Uh, they—they were happy about it. Like I said, my uncle was in the Navy and said it was the best one of the services, even though my father was in the Army. So they were happy about it.

Grossi
Okay. Uh, what was, uh, boot camp like in the Navy?

Holtz
Boot camp—it was—it was very tough for me, because it was the first time I was like away from home, alone there, and not, you know—scared what was going happen, but I ended up doing good[sic], ‘cause I had, uh—I was in pretty good shape. So the physical stuff wasn’t that hard for me, so I—I did good[sic].

Grossi
Alright. Um, where were you stationed after completing your training?

Holtz
Uh, after—after boot camp, I went to training in San Diego, California, and the first place I was stationed was onboard an aircraft carrier, U—USS Hancock

Grossi
Okay. Uh, what was your experience when you first arrived where you were stationed?

Holtz
When I first arrived, it was—it was just very different than anything that I had seen before. Nev—I’d never been on a ship, and it was really big. Um, lot of people. You have to live in, uh—sleeping on a little bunk in a room with a lot of other people. So it was—it was hard to get used to.

Grossi
Um, what was your instructor like?

Holtz
In—in boot camp, you mean?

Grossi
Uh, yes.

Holtz
Uh, he, eh—He was good. You—first you get there, and you’re scared, and you’re—hate them and everything, but you get used to it. Then once you graduate, you appreciate what he did, you know, what he taught you, and everything.

Grossi
So you mentioned living on the carrier. What was, uh, the Navy life like?

Holtz
Well, I—I liked it. Once you get out of boot camp, you realize it’s more like a job and it’s not all going to be like you were—like it was in boot camp. So you, uh—you get used to it pretty fast. It was good. It was fun. Some of it.

Grossi
Alright. Um, was there any—what was not fun about it?

Holtz
What was not fun was the hours. You work a lot of hours, a lot of hard work, and, uh, the thing I got trained for was, uh, personnel, which is human resources. So when you work in human resources and in an office, they—the other people on the ship don’t think you’re doing anything, ‘cause you’re not out there manning the guns, or steering the ship, or anything important. Your, uh—you know, according to them.  So you get volun—you get volunteered to do other work to help other departments. So it’s—it’s a lot of work, a lot of hours.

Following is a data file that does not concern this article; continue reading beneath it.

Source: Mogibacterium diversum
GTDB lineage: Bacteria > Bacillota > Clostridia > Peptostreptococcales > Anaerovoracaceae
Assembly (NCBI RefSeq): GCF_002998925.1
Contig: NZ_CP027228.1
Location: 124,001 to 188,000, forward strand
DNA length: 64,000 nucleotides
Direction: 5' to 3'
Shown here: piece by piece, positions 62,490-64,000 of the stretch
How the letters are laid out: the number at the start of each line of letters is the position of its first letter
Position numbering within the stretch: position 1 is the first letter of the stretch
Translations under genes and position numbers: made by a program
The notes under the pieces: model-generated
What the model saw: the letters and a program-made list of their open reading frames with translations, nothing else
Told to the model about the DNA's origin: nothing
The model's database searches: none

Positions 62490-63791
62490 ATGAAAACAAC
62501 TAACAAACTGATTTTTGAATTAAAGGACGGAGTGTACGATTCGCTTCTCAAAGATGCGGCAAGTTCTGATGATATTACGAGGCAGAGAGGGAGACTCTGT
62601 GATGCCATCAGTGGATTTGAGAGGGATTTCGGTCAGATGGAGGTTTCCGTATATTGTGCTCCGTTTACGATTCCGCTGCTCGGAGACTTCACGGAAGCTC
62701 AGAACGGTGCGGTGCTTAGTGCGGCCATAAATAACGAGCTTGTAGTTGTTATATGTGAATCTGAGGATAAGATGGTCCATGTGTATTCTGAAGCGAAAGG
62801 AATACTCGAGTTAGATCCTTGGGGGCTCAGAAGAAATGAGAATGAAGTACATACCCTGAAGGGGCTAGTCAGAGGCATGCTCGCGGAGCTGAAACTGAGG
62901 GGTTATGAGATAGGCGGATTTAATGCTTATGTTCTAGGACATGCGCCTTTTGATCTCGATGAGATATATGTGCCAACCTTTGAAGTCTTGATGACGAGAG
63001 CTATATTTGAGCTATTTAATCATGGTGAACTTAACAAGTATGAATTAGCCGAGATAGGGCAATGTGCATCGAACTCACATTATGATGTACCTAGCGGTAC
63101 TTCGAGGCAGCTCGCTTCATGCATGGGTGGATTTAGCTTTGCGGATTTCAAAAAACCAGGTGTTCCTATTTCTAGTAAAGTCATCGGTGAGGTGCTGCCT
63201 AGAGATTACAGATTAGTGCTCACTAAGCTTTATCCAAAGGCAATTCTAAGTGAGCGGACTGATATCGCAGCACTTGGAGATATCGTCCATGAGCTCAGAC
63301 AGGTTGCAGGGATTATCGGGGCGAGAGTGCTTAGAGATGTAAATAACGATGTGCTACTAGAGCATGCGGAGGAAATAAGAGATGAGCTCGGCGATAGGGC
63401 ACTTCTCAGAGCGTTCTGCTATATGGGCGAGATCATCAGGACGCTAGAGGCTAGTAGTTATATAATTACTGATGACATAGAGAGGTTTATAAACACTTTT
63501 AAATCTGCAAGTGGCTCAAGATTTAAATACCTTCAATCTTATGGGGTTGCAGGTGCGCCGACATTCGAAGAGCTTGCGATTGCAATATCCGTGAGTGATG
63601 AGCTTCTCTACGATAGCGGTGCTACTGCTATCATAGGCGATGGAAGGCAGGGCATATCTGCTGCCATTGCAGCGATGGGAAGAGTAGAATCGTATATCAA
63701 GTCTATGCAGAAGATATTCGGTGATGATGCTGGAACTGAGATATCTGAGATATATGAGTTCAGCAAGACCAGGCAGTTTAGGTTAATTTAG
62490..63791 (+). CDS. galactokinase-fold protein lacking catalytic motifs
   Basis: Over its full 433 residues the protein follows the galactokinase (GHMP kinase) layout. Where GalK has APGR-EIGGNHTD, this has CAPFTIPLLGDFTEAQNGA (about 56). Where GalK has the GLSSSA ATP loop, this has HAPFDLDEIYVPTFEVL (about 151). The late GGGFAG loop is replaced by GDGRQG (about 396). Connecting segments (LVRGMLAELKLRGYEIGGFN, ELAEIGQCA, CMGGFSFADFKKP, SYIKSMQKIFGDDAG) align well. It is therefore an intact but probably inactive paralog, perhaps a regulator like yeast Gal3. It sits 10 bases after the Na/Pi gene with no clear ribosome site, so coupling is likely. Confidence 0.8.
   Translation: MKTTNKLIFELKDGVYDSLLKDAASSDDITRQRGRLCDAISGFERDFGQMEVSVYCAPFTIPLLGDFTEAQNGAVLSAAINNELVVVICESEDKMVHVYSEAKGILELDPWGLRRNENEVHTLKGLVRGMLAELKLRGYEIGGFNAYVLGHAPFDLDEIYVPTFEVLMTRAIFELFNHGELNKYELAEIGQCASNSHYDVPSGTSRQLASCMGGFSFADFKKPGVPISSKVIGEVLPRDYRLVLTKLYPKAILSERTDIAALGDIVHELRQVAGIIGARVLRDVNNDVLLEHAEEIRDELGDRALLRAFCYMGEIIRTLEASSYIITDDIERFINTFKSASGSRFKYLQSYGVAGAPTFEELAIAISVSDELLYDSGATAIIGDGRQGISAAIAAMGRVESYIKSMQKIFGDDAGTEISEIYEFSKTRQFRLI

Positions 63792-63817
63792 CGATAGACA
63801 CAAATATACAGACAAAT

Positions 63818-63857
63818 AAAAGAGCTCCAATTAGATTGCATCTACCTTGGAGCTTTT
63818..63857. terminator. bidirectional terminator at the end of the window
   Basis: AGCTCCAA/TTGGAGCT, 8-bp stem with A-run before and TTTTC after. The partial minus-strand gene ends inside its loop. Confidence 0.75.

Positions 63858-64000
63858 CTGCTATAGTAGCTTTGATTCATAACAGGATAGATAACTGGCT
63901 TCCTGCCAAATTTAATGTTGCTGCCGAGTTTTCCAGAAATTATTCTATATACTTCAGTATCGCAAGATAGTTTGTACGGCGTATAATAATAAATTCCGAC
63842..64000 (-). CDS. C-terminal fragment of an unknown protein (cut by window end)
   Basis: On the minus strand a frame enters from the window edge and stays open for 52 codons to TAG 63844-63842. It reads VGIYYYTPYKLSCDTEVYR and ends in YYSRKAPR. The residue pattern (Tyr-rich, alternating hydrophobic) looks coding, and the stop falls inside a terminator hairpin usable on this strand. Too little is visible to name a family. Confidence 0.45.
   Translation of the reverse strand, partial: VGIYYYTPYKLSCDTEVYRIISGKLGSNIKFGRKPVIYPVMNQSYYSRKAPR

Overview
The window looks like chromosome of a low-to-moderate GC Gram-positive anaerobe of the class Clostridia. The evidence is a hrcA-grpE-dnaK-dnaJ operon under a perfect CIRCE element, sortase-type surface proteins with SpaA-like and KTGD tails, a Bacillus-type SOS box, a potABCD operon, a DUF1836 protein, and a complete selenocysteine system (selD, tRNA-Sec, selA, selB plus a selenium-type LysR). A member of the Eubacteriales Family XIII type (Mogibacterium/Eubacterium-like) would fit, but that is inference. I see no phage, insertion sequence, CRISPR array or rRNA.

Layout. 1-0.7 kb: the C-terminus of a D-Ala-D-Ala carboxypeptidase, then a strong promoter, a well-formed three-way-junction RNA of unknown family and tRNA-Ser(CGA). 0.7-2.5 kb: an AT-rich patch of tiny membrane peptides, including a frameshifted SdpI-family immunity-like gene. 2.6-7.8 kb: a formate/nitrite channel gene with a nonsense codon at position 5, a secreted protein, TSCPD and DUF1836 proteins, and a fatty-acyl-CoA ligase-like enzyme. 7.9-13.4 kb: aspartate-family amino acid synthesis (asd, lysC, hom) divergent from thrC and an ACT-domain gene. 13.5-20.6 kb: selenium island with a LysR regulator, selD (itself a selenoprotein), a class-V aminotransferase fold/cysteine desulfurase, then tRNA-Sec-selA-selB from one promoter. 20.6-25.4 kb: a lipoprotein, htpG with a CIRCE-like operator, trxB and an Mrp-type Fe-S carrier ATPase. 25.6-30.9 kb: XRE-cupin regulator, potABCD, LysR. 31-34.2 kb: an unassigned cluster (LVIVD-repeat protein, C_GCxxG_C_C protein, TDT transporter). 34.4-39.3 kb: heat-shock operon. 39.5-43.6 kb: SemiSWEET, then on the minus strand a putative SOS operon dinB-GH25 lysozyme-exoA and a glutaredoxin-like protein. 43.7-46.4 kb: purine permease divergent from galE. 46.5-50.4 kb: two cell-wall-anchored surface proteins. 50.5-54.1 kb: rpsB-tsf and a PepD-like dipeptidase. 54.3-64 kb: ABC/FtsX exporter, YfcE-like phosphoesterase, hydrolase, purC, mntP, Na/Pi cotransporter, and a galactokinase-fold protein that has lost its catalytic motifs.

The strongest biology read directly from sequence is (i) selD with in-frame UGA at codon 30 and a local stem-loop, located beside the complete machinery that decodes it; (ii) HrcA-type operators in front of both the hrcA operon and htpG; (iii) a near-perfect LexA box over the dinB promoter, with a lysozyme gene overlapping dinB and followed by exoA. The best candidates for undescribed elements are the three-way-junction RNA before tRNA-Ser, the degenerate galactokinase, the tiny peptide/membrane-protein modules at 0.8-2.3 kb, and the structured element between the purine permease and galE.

Grossi
Alright. So what were some of your other duties then?

Holtz
Uh, I worked in the—in the laundry, pressing uniforms and stuff, and, um, just, uh, security watches and stuff, go—security. Guard duty is called “watches” in the Navy.

Grossi
Um, what were the watches like?

Holtz
Uh, you get different hours, like you’d have f—a four-hour period, where you just, you know, stand guard over something or, you know, security of the ship.

Grossi
Alright. Uh, what was your assignment during the Vietnam War?

Holtz
Uh, I was in the personnel office on the aircraft carrier, and I was, uh, in support of an air squadron, where they—the, uh, pilots would fly off the carrier and do whatever they had to do over there, and just their support, like their—make sure their pay, their paper work got done, you know, transfers, retirements, whatever they had to do. All the office work.

Grossi
Okay. Um, tell me about your, um, Western Pacific [Ocean] and your Mediterranean [Sea] cruise?

Holtz
That, uh—well, the Western Pacific was while I was on the aircraft carrier, and where they would go off the coast of Vietnam for a while, and then after that, they would go into different ports. So I got to see a lot of the world over there. It was—it was really good. The Philippines was my favorite place.

Grossi
Oh, what made it your favorite place?

Holtz
Uh, just that the people are very—they’re very friendly. They’re very nice. They—they support, you know—they supported the military. Met a lot of nice people there, and also the, uh, beaches, mountains, everything—just a beautiful place to relax, after being out at sea for a long time.          

Grossi
Okay. What was the typical day like during this period?

Holtz
A typical day? Uh, like I said, there’s—there’s[sic] long hours, and your—Besides the regular office hours, which is—they try to make it eight to five, but then you’re on call and other things come up, so you end up staying there a lot longer or being called in the middle of the night, and then, if you had one of those, uh, watches or some other duties you had to do that—they don’t take the hours away from your regular office work.  You still have to be there. So some days you’d be working without any sleep.

Grossi
What was the food like?

Holtz
The food was—was actually good. I know people complain about it, but it was—it was good. You had a lot of choices. You got—you don’t have that much time to eat sometimes, but the—the food was really good. They did a—they did a good job.

Grossi
Um, what would you do to entertain yourself at times?

Holtz
Uh, they had different activities, and s—you know, sports. ‘cause we would like—‘cause when I’m on an aircraft carrier that has a big flight deck, so during the times that they’re not, uh, landing and taking off aircraft, they’re—use it for sports, games, and they had movies, and they—we would get our mail stuff, and they didn’t have the Internet back then, but…

Grossi
[laughs].

Holtz
We could make phone calls and send messages.

Grossi
Okay. Did the Navy change after the Vietnam War?

Holtz